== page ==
Tuesday, 15 March 2011
"Leo Steinberg, Art Historian, Dies at 90"
Masaccio, Virgin and Child, 1420s
"At the risk of belaboring what is obvious, I must address myself to the many who still habitually mistake pictorial symbols in Renaissance art for descriptive naturalism. To take one example: At the sight of an infant Christ touching the Virgin's chin, they will admire the charm of a gesture so childlike, playful, affectionate. They are not wrong, but I think they are satisfied with too little. For the seeming artlessness of what I shall call the chin-chuck disguises a ritual form of impressive antiquity. It is first encountered in New Kingdom Egypt as a token of affection or erotic persuasion. In Archaic Greek painting the gesture is given to wooers, and it occurs more than once in the Iliad to denote supplication. In Late Antique art, the caress of the chin is allegorized to express the union of Cupid and Psyche, the god of Love espousing the human soul. And the gesture proliferates in medieval art into representations both of profane lovers and of the Madonna and Child. Thus no Christian artist, medieval or Renaissance, would have taken this long-fixed convention for anything but a sign of erotic communion, either carnal or spiritual. By assigning it to the Christ Child, the artist was designating Mary's son as the Heavenly Bridegroom who, having chosen her for his mother, was choosing her for his eternal consort in heaven".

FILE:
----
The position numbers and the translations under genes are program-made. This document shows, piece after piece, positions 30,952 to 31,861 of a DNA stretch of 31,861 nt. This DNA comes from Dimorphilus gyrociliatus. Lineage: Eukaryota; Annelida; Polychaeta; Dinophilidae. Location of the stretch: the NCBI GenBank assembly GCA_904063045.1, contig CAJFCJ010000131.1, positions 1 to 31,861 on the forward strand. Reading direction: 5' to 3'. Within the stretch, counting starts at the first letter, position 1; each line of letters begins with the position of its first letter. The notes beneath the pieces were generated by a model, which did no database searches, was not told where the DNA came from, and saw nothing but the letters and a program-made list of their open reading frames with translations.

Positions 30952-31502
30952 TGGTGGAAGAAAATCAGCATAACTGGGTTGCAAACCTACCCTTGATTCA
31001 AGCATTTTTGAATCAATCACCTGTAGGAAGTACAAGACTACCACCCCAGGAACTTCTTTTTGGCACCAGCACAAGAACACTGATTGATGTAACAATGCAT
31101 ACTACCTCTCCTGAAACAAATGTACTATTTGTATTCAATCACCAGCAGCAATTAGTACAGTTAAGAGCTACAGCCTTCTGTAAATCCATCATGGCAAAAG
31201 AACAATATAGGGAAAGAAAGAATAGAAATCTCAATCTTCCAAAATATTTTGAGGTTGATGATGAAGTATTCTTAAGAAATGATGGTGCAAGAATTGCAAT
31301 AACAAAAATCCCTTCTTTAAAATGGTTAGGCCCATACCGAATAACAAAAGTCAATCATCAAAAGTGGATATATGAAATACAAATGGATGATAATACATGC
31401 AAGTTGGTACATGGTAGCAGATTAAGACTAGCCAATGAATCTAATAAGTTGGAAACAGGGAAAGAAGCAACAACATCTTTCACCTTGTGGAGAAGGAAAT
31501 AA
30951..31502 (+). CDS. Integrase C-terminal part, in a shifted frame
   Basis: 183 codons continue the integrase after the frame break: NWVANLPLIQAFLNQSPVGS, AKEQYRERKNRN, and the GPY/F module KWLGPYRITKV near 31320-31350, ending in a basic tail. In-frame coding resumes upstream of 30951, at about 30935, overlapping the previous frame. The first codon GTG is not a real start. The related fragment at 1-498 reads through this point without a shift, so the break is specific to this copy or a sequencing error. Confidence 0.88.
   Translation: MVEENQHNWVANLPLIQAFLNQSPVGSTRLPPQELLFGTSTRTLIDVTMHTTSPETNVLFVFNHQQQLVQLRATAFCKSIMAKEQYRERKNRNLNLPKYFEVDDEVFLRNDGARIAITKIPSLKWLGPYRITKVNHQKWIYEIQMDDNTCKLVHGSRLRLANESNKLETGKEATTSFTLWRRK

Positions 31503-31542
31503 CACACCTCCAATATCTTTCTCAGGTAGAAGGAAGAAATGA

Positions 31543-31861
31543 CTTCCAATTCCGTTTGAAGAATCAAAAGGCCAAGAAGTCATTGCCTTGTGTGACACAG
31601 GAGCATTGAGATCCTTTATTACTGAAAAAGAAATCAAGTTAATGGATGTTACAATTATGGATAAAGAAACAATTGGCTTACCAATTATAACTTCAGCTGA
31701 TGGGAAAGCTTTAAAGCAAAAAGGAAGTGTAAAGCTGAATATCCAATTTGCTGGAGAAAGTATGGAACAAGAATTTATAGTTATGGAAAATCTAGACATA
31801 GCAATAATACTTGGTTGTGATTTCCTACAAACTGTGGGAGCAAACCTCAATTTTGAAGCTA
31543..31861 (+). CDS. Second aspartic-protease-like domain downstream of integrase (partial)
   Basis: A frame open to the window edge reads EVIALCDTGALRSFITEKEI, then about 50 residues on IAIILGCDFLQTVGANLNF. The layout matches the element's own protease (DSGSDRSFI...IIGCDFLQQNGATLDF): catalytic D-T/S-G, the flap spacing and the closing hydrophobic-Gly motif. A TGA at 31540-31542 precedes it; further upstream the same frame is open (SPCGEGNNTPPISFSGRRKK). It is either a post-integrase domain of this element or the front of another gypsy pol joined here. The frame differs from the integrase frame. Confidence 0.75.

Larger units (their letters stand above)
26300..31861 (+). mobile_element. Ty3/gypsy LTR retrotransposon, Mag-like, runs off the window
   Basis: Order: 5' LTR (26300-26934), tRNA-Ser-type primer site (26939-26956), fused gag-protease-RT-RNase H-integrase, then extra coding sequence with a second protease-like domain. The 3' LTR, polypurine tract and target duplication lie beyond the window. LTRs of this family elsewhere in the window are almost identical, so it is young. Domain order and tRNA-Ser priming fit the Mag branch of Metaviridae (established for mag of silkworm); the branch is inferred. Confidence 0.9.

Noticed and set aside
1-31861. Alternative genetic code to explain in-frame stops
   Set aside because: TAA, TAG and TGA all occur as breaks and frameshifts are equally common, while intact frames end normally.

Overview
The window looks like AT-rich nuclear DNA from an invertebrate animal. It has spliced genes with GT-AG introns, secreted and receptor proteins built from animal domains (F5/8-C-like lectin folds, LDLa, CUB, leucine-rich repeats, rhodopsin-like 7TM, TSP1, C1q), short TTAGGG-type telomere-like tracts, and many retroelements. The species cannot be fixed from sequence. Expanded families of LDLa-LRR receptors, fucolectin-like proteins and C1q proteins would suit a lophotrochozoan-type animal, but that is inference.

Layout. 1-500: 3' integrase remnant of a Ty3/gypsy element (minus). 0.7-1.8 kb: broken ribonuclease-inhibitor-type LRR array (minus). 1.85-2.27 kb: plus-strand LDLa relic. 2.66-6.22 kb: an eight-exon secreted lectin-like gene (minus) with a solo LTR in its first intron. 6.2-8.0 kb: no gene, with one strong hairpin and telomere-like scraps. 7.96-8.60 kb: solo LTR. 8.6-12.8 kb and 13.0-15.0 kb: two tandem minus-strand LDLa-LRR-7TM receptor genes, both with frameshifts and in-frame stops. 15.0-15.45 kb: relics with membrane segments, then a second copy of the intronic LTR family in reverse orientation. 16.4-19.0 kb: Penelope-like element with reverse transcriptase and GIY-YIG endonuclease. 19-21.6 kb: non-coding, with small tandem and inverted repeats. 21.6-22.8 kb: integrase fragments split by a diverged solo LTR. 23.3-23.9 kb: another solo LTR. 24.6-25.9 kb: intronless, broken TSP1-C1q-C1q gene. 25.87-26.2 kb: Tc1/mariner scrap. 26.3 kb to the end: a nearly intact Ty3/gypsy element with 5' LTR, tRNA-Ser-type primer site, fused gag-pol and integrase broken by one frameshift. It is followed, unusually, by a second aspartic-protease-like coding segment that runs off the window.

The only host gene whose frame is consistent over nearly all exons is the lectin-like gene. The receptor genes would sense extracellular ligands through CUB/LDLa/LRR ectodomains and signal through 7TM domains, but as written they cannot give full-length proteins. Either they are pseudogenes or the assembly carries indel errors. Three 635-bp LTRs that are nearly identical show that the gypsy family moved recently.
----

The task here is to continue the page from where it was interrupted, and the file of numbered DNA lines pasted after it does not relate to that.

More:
[Leo Steinberg, The Sexuality of Christ in Renaissance Art and in Modern Oblivion]
Read Steinberg's obituary here.